Phonologically related lexical repetition disorder: A case study

Brian T. Gold, Andrew Kertesz

Research output: Contribution to journalArticlepeer-review

10 Scopus citations


Errors of repetition in aphasia are most often nonword substitutions. Phonologically related lexical errors, or formal errors, are real-word substitutions that overlap with target words in sound. In the present research we present the case of an aphasic patient, MMB, who produced an unusually high rate of formal paraphasias in repetition. Six experiments were conducted to investigate the combination of impairments contributing to MMB's pattern of repetition and to test the predictions made by two theories of formal errors. MMB's formal errors in repetition were influenced by target frequency, but not by target length or imageability. Formal errors tended to be more frequent than their targets and showed greatest phonological overlap with targets at initial consonant. These findings provided partial support for Martin and Saffran's fully interactive spreading activation account of formal errors and did not support Blanken's phonological interactive encoding account. In Experiment 6, the effect on repetition of increasing auditory verbal short-term memory (AVSTM) demands was examined using a paired word repetition experiment. Under these conditions, MMB produced semantic paraphasias for the first time, providing strong support for the Martin-Saffran hypothesis that phonologically related, and semantic, lexical repetition disorders lie on a continuum of severity moderated by the degree of AVSTM impairment.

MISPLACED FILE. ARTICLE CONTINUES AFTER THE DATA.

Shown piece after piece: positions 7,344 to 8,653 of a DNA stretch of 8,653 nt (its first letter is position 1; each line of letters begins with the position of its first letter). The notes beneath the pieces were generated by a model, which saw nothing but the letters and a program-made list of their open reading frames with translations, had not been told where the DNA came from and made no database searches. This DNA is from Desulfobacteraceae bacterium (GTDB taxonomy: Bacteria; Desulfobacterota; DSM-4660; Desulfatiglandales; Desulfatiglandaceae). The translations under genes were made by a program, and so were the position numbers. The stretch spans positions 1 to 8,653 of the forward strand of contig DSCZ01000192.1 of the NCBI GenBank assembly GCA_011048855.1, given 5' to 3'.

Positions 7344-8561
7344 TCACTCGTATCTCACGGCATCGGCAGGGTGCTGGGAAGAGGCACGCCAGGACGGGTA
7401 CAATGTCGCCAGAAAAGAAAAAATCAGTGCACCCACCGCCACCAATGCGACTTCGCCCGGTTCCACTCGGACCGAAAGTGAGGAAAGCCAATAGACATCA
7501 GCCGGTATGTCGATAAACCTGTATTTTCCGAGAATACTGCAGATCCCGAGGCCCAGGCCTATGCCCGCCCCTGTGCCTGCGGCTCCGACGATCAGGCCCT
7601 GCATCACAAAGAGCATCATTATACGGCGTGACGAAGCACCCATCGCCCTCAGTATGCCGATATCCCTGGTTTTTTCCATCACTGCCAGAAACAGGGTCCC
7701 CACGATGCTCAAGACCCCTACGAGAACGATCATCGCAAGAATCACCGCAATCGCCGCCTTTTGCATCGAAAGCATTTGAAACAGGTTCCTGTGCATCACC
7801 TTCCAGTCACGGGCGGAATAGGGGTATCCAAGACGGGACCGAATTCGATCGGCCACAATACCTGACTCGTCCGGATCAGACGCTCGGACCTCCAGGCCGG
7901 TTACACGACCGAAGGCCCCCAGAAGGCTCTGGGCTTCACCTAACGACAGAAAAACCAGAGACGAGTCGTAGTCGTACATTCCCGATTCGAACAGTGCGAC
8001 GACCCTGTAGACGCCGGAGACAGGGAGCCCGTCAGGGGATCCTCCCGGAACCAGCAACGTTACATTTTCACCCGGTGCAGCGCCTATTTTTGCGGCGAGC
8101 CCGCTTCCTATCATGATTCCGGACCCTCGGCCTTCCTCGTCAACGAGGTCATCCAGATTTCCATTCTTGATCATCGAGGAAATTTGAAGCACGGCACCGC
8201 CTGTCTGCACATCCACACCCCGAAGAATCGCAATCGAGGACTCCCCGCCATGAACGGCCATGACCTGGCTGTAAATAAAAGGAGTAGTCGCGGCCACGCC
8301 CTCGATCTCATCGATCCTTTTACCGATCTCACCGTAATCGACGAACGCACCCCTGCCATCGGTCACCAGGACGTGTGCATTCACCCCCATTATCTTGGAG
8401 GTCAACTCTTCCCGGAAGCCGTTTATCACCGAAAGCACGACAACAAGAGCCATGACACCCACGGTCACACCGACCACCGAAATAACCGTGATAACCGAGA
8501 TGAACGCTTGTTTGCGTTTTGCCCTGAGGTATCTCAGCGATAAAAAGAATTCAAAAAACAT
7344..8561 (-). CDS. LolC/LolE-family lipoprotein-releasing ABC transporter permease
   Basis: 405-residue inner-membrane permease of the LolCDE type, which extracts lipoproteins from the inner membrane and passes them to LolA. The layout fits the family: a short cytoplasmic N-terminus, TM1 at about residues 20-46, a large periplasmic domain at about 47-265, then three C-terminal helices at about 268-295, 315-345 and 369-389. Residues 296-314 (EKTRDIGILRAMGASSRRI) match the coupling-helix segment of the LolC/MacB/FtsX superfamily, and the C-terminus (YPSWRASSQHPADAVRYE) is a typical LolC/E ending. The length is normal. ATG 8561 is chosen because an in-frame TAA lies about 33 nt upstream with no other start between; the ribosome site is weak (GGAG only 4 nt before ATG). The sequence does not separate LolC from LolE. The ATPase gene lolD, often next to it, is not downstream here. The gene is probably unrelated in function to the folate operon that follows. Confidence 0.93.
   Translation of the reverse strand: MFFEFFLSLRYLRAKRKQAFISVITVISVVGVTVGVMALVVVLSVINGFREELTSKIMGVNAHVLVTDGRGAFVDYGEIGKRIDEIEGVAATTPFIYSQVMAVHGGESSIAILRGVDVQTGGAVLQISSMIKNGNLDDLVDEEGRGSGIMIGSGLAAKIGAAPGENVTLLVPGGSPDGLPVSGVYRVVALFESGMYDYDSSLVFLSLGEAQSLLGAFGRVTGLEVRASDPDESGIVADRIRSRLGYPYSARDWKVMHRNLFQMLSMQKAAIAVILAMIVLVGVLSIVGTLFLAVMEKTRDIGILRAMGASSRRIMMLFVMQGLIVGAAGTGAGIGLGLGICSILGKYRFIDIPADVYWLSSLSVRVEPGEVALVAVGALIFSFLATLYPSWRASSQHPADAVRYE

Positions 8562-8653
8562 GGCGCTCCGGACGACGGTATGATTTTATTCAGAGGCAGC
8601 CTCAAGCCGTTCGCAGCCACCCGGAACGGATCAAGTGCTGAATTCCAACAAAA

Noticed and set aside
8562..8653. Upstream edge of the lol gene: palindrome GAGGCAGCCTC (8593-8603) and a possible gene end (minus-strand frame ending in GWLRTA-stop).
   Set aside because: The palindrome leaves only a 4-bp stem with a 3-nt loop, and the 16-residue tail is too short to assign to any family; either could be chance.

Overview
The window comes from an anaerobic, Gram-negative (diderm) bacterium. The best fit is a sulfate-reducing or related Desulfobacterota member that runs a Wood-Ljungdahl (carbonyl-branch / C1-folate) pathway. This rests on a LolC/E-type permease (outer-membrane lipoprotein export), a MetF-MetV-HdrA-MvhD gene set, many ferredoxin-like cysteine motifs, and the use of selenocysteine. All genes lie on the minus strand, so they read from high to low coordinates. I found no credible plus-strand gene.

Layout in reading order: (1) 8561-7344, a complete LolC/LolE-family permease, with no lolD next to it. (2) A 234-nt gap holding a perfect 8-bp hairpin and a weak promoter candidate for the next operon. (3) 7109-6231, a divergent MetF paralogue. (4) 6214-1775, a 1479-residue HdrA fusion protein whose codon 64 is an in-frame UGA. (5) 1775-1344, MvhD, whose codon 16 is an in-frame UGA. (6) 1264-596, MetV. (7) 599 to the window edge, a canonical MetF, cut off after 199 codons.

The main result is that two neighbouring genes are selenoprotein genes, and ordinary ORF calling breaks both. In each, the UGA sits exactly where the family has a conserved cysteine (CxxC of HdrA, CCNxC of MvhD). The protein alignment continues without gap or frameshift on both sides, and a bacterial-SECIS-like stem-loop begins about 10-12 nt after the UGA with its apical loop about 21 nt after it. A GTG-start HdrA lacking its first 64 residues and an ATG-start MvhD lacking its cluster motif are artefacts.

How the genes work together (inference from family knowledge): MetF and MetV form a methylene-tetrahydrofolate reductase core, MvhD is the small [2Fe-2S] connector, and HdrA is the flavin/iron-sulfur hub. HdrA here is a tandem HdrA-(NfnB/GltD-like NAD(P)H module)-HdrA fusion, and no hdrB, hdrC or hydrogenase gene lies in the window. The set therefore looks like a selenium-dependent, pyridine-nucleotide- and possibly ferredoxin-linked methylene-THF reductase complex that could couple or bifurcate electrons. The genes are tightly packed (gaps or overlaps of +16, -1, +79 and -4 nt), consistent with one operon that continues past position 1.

Original languageEnglish
Pages (from-to)241-265
Number of pages25
JournalBrain and Language
Issue number2
StatePublished - 2001

Bibliographical note

Funding Information:
Address correspondence and reprint requests to Brian T. Gold, Department of Psychology, Washington University, Campus Box 1125, One Brookings Drive, St. Louis, Missouri 63130-4899. Fax: (314) 935-7588. E-mail: This research was supported by a Doris Anderson postdoctoral fellowship from the Lawson Research Institute awarded to the first author. The authors thank Nadine Martin and one anonymous reviewer for helpful comments on an earlier version of this article. 241


  • Conduction aphasia
  • Formal paraphasias
  • Repetition disorder
  • Word substitutions

ASJC Scopus subject areas

  • Language and Linguistics
  • Experimental and Cognitive Psychology
  • Linguistics and Language
  • Cognitive Neuroscience
  • Speech and Hearing


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